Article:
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Top 4 changes in psychiatry since 2010

Posted on 01-07-16 in Behavioral Health, Mental Health

Top 4 changes in psychiatry since 2010

We’re living in the century of the brain. Every year, neuroscience researchers make discoveries that serve to shape — and reshape — our understanding of the human mind. These research advances have allowed clinicians to implement new treatment techniques, perform more accurate diagnoses and, ultimately, help their patients lead more fulfilling lives.

Here are the top four changes in psychiatry in the last five years:

1.The introduction of pharmacogenetic testing:

Prescribing medication for psychiatric disorders often requires an unfortunate amount of trial and error. After all, dozens of medications exist for common mental illnesses, such as anxiety and depression, and sometimes only one or two of them will adequately address the patient’s symptoms. Patients often need to try several medications (and combinations of medications) before they find something that treats their disorder while causing minimal side effects.

Clinicians are hoping that pharmacogenetic testing will make it easier to find the proper medication for each patient. With pharmacogenetic testing, clinicians use a blood or urine sample to examine a person’s unique genetic code. They then use this information to determine how well a patient can metabolize a certain medication and whether that medication will cause side effects. Since 2010, more and more mental health facilities are starting to offer pharmacogenetic testing to most effectively treat their patients.

2.The release of the DSM-5:

The Diagnostic and Statistical Manual of Mental Disorders, or DSM, is a diagnostic tool used by clinicians to evaluate psychiatric conditions. The first DSM was published in 1978 and has been gradually updated over the years to reflect a growing understanding of neuroscience and mental illness.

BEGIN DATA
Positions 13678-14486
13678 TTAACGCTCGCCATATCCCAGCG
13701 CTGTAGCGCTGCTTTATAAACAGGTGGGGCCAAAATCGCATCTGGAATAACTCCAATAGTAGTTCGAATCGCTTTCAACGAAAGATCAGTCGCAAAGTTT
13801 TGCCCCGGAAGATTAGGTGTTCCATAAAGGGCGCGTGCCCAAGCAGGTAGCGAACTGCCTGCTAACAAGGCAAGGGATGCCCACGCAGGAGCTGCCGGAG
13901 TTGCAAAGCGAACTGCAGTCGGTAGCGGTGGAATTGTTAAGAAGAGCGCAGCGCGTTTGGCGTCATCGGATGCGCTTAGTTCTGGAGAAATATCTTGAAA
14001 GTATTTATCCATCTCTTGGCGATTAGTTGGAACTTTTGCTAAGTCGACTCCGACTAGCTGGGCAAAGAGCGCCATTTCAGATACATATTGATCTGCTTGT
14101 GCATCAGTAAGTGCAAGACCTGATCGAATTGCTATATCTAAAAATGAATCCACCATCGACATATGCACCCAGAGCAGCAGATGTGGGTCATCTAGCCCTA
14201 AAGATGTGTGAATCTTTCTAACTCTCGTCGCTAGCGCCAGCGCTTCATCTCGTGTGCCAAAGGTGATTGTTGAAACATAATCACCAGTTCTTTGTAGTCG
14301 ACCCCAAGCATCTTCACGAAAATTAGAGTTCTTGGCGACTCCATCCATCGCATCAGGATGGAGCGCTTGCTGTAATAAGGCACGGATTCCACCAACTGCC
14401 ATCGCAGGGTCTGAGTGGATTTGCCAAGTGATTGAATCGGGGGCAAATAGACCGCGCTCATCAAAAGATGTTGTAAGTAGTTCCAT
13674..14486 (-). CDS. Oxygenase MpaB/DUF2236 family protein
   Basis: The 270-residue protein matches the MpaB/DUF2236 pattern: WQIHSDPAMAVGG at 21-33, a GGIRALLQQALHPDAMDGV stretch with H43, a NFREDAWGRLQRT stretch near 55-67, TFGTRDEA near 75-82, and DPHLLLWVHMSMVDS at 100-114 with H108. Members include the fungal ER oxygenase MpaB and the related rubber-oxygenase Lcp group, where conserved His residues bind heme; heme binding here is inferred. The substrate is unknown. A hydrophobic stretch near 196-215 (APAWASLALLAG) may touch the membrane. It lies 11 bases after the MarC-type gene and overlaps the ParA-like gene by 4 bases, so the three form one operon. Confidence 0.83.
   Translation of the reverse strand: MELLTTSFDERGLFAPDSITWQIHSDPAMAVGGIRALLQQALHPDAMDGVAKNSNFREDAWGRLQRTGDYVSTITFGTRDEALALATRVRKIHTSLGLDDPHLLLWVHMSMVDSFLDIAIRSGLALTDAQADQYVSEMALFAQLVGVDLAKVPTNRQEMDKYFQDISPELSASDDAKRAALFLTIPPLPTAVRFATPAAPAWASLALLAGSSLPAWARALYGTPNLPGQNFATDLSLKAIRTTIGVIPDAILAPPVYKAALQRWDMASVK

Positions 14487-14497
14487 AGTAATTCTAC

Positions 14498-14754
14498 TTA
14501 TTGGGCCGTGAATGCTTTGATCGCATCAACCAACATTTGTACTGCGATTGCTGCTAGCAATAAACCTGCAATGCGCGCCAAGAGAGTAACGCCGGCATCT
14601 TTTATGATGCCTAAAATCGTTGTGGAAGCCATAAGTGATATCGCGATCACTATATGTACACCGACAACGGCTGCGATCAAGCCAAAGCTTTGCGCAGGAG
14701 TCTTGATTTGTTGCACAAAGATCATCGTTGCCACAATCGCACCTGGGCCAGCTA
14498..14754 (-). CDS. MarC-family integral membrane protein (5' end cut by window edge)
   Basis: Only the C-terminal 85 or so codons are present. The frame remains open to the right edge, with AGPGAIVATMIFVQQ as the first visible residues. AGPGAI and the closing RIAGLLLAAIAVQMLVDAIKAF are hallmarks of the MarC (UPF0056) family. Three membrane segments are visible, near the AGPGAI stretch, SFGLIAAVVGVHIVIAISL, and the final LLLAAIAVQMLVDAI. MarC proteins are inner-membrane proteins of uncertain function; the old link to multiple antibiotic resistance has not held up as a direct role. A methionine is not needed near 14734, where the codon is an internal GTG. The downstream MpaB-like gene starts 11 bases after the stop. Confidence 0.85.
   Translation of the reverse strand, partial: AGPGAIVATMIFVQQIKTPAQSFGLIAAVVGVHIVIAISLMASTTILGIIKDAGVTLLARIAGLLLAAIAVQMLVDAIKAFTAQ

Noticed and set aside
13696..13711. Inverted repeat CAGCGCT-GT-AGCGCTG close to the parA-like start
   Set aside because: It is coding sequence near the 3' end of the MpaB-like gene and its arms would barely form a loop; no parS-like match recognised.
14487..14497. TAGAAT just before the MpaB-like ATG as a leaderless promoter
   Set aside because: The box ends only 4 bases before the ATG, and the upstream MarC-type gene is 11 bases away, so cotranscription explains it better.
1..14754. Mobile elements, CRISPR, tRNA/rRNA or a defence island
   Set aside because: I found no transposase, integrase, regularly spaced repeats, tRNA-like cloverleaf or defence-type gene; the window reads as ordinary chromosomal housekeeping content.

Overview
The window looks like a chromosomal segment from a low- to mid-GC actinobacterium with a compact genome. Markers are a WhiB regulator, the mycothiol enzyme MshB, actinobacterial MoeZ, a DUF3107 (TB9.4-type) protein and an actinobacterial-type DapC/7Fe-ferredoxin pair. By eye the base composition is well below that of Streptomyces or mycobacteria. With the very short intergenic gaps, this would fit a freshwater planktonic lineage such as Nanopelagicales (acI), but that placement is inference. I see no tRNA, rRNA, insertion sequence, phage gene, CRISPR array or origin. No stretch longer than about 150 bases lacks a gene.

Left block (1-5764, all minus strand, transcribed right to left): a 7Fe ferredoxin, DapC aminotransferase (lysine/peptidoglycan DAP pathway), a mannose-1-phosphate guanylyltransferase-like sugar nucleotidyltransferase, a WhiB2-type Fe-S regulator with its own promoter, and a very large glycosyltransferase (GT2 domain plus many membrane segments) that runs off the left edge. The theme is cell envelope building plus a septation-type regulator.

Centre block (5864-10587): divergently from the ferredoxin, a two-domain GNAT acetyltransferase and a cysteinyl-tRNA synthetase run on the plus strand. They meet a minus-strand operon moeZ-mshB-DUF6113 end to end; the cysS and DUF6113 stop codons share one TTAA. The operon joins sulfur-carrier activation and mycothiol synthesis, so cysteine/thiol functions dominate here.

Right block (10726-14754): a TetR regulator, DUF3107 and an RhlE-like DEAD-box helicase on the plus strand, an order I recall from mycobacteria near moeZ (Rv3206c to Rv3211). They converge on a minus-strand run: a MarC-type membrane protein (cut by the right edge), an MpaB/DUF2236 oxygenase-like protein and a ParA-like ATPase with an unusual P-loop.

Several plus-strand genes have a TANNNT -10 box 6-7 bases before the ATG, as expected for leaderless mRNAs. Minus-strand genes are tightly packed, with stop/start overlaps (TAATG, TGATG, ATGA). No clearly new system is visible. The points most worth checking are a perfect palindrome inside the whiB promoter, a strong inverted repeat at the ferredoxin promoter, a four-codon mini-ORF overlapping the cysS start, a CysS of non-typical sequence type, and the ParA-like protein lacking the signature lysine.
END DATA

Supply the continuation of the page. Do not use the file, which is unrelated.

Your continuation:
The fifth edition of the DSM was released in 2013 and recognizes several new disorders, including disruptive mood dysregulation disorder and premenstrual dysphoric disorder. It also contains a new specifier, “with mixed features,” that can be added to a depressive disorder (such as major depression) to indicate that the patient also experiences episodes of mania or hypomania without meeting the criteria for bipolar disorder. The DSM-5 also now recognizes that ADHD — previously thought of as a childhood disorder — can continue into adulthood.

With this new diagnostic manual, clinicians can make more accurate diagnoses and treat their patients more efficiently.

3.Optogenetics as a research tool:

Optogenetics is a fascinating new research technique that uses bursts of light to control neurons. (Note: These neurons must be genetically modified to respond to light — it’s not something scientists can do with any old brain cell.) Scientists have used this tool to stimulate pathways and shut down brain regions, allowing them to make numerous new discoveries about how the brain works. For instance, researchers have found that optogenetic stimulation of the medial prefrontal cortex can result in powerful antidepressant effects. The use of optogenetics has also revealed a group of neurons that may be responsible for schizophrenia as well as a neural pathway that may help relieve the symptoms of anxiety disorders.

Although clinicians are unlikely to ever use optogenetics in therapy — the technique is highly invasive — they may be able to benefit from the knowledge gained from the research community.

4.Bringing rTMS into the therapeutic sphere:

Repetitive transcranial magnetic stimulation, or rTMS, is a completely noninvasive technique in which a special magnet is used to stimulate (or depending on the magnetic frequency, suppress) specific brain regions. Researchers have been using rTMS to study the relationship between the brain and behavior since the 1980s, although clinicians are now starting to see the therapeutic value in rTMS as well.

Repetitive transcranial magnetic stimulation appears to have a promising future in the ability to treat depression — numerous studies have found that applying rTMS to the left prefrontal cortex results in an antidepressant effect. The research on rTMS in other neuropsychiatric disorders, such as schizophrenia, bipolar and substance abuse, has been mixed but is still encouraging. In 2013, several health insurance plans began to cover rTMS as a medical procedure.

The Sovereign Health Group prides itself on staying up to date with the latest neuroscience and psychology research. We are one of the few treatment providers to offer pharmacogenetic testing, a revolutionary technique that allows clinicians to determine which medication works best for which individual. For more information about our programs, please contact our 24/7 helpline.

Written by Courtney Lopresti, M.S. neuroscience, Sovereign Health Group writer